When Voyager first came out I sort of considered it the red-headed stepchild of the franchise. It's premise, that the Voyager had been thrown 70k light years into the Delta Quadrant by "The Caretaker" and that it would take 75 years to return, was in my mind contrived and inconsistent with the model of physics that the Franchise had embraced. (There is no way it would have taken that long to return using high warp, remembering the restriction of high warp speeds was enacted by the federation only after Voyager was deemed lost).
So, like many, I ignored the show until much later in the franchise's lifespan. (It wasn't a coincidence that I started "catching up" with Voyager only after I purchased a Tivo.) I figured, what the heck, and put a season pass on the show. After watching it, I noticed that, like many of the Star Trek series, it had just needed to get its legs and have its characters get comfortable with the roles and the mixed bag of writing that came from the incredible hunk of crap that is Berman/Braga's idea clump (I won't grace them by saying they have brains).
That said, I started to enjoy Voyager, and I even came to like and look forward to watching it. I still do look forward to seeing the episodes I missed, as I'll just continue to exercise my denial over what the evil bastards at Paramount have done to the franchise to service my need to watch starships blowing stuff up. (Something DS9 served well in it's later seasons).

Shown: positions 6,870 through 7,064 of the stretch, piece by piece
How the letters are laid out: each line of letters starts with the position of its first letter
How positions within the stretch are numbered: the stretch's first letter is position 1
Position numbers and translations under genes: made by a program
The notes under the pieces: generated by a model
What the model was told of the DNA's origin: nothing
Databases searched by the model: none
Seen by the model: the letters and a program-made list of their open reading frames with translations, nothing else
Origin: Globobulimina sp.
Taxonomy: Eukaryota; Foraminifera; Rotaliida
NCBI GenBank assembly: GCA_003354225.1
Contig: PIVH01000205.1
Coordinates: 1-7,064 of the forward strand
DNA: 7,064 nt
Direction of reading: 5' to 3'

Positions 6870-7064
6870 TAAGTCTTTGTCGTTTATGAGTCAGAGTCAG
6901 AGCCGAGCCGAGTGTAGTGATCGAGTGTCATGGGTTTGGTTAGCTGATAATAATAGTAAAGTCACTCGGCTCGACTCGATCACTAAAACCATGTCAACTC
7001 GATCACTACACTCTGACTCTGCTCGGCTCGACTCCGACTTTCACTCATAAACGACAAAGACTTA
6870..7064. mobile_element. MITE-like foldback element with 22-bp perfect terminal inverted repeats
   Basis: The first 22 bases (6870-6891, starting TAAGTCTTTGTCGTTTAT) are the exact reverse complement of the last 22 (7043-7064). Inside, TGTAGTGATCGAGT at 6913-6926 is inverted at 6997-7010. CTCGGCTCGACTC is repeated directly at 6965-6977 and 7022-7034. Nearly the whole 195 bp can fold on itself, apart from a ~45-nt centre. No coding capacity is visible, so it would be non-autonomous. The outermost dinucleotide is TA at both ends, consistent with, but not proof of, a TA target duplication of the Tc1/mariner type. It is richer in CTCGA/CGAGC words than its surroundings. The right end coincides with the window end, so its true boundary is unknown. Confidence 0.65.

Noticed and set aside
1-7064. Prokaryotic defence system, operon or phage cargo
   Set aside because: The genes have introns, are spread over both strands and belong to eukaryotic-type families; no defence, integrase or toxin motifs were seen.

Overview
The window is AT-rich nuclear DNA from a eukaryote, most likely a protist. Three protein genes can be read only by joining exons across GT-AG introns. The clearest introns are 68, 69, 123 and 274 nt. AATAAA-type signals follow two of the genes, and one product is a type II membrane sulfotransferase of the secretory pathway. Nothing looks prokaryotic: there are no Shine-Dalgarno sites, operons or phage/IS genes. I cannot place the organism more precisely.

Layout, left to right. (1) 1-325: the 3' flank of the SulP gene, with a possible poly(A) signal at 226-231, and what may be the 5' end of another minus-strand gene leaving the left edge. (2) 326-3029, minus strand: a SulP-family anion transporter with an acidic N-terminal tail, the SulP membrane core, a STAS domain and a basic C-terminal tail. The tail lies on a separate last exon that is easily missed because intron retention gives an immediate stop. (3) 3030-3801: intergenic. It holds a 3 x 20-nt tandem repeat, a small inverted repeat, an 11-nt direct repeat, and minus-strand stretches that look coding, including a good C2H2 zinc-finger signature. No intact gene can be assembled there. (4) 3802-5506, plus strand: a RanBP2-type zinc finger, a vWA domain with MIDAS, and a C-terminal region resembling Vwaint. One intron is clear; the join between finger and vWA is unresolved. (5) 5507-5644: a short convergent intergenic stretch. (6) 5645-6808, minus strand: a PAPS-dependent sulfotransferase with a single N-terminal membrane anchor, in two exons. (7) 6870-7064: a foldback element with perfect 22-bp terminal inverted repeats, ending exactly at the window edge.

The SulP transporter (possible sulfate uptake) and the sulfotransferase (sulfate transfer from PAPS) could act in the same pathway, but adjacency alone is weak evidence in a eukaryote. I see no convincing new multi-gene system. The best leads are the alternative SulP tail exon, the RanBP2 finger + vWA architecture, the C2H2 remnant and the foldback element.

Seeing the season finale, I realize now that while I enjoy the series, I wish you could thumbs down particular ideas in the Tivo. Specifically, I'd like the ability to make it impossible to watch any Star Trek show that has anything to do with:
- Time Travel
- The Holodeck
- Super Smart/Psychic characters
- The Doctor getting reprogrammed by the nebbish aliens.
What happened to the writing that brought us The Wrath of Khan, for god's sake?
My beef with modern Star Trek aside, what made this particular episode of Voyager so disappointing? The use of time travel in the season finale, combined with reminding us of the logically inconsistent existence of the Borg Queen (played by the really great and terrifically creepy Alice Krieg, from First Contact), and frankly a lazy approach to ending the series, having the characters do things counter to their established ethics and morals to bring the ship home and wrap up the series.
Also, the use of advanced weapons of the future to make it easy to deal with the borg was like playing Doom in god mode, pretty but boring, and in the end, pathetic.
A pretty concise description of the poorly titled Endgame can be found here on the LogBook.
In the end, you'll feel like Voyager deserved a better ending and the Franchise, a better show. I think the tombstone on the series should read "Selectively enjoyed, despite itself." I'm afraid the same will be said about Enterprise, 7 seasons after its debut.